“Not all those who wander are lost.” – J. R. R. Tolkien

"Everybody dies. Not everybody really lives."

The saddest sound in the world is a man saying, "I wish I'd have done that."

Monday, August 25, 2014

Mt Kilimanjaro Climb

After months of training the time finally arrived to climb Mt Kilimanjaro.  We chose to do the Rongai Trail which departs from the north side of the mountain.  This is the only trail to depart from the northern flank of the mountain, it is a little more difficult to get to but is much less travelled.  We wanted to avoid the crowds and were very happy we used Rongai. 

The Rongai trek involves four days from the Mt Kilimanjaro National Park gate at Rongai to base camp at Kibo Hut.  The 5th day is summit day and begins at midnight and most of the ascent is done in darkness to the summit of Uhuru Peak, the highest point on the African continent at 19,343 feet.  Day six descends to Marangu gate at the national park.

The climb starts at 6000 feet in the rainforest and ascends continually through heather, alpine scrub and finally to high altitude rocky terrain. The trek is 54 miles round trip and in terms of weather and terrain has been described as "hiking from the equator to the North Pole in five days".

Day One: Our porters and guides loading up for the climb

Took a lot of gear to get us up the mountain--and a lot of people. 
We had two guides, one cook and ten porters!

The first day is agricultural area which quickly turns to rainforest.  Beautiful.
We saw Colobus monkeys, blue monkeys and birds everywhere.

First night camp at Simba campsite. We shared this camp with other groups but after this night we did not see any other climbers in camp until we reached base camp on night four at Kibo Huts.

My friend Ed Erway and our lead Guide James Ligelele.
Kilimanjaro in the background, always looming in the distance for the entire trek.

Rainforest turned to heather moorland and clouds closed in on the second day.

Mawenzi peak, one of three peaks on Kilimanjaro and  much smaller that Kilimanjaro's Uhuru Peak.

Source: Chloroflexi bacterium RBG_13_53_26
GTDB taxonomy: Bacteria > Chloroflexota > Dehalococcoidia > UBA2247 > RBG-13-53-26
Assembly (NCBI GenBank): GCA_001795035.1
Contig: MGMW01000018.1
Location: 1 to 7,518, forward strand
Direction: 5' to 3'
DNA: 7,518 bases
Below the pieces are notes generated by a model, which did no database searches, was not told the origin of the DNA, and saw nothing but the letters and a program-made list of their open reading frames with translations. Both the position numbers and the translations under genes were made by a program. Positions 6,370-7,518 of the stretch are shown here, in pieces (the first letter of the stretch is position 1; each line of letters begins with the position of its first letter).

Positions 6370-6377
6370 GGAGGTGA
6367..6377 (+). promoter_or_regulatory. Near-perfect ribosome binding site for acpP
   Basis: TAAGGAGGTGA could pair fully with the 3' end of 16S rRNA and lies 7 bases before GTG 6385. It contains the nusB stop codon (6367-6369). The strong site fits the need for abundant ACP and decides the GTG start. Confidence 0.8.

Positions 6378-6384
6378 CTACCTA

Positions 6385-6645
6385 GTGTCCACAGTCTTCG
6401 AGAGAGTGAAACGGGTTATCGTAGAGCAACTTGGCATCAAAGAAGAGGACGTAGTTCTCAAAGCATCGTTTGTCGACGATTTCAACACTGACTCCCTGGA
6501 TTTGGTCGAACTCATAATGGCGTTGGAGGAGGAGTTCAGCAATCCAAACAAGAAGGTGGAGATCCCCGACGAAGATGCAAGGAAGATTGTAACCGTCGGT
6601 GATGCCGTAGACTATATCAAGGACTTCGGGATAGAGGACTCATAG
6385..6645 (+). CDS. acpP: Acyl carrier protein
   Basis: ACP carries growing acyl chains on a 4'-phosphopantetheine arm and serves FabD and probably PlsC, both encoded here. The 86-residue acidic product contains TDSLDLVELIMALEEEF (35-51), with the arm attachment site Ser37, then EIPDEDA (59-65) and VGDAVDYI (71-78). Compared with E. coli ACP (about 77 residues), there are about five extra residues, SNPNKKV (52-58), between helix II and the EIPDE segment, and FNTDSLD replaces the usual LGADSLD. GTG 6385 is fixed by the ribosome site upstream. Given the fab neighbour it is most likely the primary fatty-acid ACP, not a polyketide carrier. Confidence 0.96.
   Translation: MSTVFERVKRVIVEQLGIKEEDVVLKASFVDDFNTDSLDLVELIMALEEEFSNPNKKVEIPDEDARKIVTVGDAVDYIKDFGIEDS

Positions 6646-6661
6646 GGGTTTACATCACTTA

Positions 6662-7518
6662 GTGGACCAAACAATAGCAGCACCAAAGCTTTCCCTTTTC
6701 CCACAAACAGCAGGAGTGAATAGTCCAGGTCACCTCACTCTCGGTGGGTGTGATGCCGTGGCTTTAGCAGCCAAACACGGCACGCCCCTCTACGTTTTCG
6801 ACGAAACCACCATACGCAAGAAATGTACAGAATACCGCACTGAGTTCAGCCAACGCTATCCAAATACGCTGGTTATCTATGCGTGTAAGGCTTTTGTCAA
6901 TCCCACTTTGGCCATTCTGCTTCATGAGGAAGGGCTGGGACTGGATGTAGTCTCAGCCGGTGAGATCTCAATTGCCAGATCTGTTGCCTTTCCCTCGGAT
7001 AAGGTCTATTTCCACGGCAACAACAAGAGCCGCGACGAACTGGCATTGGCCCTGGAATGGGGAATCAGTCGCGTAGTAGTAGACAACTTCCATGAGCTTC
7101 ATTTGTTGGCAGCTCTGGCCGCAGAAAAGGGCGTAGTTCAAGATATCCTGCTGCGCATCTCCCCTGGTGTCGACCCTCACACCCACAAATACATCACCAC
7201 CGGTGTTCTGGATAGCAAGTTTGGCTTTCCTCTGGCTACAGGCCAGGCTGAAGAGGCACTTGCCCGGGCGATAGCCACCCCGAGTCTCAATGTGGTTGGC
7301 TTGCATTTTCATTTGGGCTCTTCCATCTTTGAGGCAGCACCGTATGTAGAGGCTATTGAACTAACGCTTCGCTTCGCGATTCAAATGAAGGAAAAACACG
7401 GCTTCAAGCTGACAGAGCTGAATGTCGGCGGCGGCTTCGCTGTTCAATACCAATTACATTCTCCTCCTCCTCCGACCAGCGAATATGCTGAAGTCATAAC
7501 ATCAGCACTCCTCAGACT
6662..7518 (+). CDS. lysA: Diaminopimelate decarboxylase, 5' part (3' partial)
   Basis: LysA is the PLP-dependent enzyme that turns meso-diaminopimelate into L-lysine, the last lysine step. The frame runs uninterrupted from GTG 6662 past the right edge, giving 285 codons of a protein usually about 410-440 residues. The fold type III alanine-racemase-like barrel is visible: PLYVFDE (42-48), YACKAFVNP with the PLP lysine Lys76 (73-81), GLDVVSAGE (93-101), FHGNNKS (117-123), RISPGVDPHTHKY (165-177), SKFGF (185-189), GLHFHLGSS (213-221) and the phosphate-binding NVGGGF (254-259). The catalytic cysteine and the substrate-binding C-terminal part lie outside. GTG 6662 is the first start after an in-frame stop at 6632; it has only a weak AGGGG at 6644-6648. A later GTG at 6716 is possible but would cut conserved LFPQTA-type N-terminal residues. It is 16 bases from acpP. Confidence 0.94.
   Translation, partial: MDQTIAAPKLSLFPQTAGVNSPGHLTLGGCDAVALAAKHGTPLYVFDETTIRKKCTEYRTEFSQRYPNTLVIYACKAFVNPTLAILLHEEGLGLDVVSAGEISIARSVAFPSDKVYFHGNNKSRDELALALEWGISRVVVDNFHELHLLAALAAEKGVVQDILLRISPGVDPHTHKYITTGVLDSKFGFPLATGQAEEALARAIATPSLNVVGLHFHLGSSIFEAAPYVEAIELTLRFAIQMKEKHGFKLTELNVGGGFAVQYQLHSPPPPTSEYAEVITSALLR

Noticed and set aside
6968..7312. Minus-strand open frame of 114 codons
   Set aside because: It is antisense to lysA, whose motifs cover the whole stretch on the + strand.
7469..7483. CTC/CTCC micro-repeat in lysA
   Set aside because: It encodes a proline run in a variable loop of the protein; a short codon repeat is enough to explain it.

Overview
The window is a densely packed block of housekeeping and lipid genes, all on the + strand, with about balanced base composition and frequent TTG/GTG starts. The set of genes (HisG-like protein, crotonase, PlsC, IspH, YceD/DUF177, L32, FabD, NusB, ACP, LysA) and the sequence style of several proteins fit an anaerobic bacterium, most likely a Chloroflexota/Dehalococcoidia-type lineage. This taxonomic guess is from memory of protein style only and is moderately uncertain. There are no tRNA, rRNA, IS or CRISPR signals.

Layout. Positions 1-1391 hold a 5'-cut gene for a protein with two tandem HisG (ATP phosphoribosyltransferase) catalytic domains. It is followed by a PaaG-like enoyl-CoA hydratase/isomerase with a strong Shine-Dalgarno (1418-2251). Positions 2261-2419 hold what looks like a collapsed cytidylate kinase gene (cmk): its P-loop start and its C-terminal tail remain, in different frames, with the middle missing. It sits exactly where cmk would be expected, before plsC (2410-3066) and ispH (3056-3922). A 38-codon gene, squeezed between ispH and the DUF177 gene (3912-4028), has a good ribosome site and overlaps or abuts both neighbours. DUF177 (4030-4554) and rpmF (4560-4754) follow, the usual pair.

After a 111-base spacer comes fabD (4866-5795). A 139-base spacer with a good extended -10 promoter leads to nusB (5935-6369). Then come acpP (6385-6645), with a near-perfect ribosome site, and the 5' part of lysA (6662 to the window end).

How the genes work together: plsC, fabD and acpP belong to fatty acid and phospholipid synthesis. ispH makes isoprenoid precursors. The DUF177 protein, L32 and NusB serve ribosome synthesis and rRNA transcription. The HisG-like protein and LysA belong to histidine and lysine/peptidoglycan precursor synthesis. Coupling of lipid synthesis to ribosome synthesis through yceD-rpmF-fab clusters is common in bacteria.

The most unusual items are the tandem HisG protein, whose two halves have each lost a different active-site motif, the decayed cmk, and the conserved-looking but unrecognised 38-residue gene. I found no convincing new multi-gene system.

A short break with Said Mwanzi, our second guide.
 All day long hiking while our guides reminded us in Swahili "pole, pole" (slowly, slowly)

Our porters carrying gear.  Amazing crew.

That's Kili in the background. Me in the foreground becoming apprehensive.

It looks close, still three days away.

And then the weather closed in.

Another break at a small cave. Starting to feel the altitude at this point
We both took Diamox pills which help with altitude.

As we went higher the vegetation became sparser and the terrain rockier and steeper.

Upward, always upward.  Our guide, Said, kept saying "piece of cake."

We're going to climb that mountain???

Said Mwanza, excellent guide

The clouds swirled around Mawenzi Peak, revealing then hiding the top.

James Ligelele, our head guide giving us a pep talk. Great guide, instant friend.

Just as quickly, the weather closed in again.

Point at it while you can see it.

Day four, Mawenzi Tarn camp dawned clear and cold.

This is Mawenzi Tarn, high alpine lake and the last water available on the mountain.
 All water is carried up from this point.

Mawenzi Tarn again, pretty little lake. This was my favorite camp.

Kili in the background, still a day away.

Hiking across "The Saddle" between Mawenzi and Base Camp. A long day of hiking.

This plane crashed in 2008 killing all five aboard.  Too high to remove so the wreckage sits there still.

Kibo Hut, base camp.
 Reached this late afternoon, ate and rested a little before gearing up at midnight for summit attempt.

We left base camp at midnight, climbed for six hours thru the darkness by headlamp.  The most grueling
thing I've ever done.  Oxygen is thin and climbing is incredibly steep and difficult on loose scree.  I took no pictures during the summit climb because everything is an effort, even unzipping my coat for my camera. Plus all is darkness except the area illuminated at your feet by your headlamp. A dozen times I thought "No way can I take another step, I need to turn around."
It is just one slow step after another, up, up, up with minimal rest stops.  We passed other groups also making the attempt and saw at least one climber who had to be helped down the mountain.
 Only 41% of climbers who attempt the climb make the summit so we were determined to succeed.
We made the summit at 0610, just in time to see this sunrise.

Ed Erway, our guides James Ligelele and Said Manza, and yours truly at the summit.

My friend Ed Erway and myself at the summit, Uhuru Peak, 19,343 feet, the highest point on the African continent.
We only spent 20 minutes or so at the summit due to lack of oxygen.
 Everything was a little fuzzy, including my vision, but it was an incredibly beautiful sight and a very moving experience and a satisfying feeling of accomplishment.

Stella Point, waypoint on the descent.

Despite what Said kept repeating, the climb was no piece of cake--and neither was the descent.
This is what thin air, total exhaustion, and lack of sleep looks like.
The descent was a tiring hike down thru the previous night's vertical rocks followed by "skiing" down the scree, loose rocks.
Leg and knee killer

At Horombo Huts, Day five, last stop before continuing down the mountain the next day.

Our summit team.
A great crew, dedicated, friendly and professional.
Another grand Ed & Tom adventure!
Ed and I at Mt Kilimanjaro National Park exit gate after the descent. 
Post trek refreshment.
Best soft drink ever.

Me with James Ligelele, head guide


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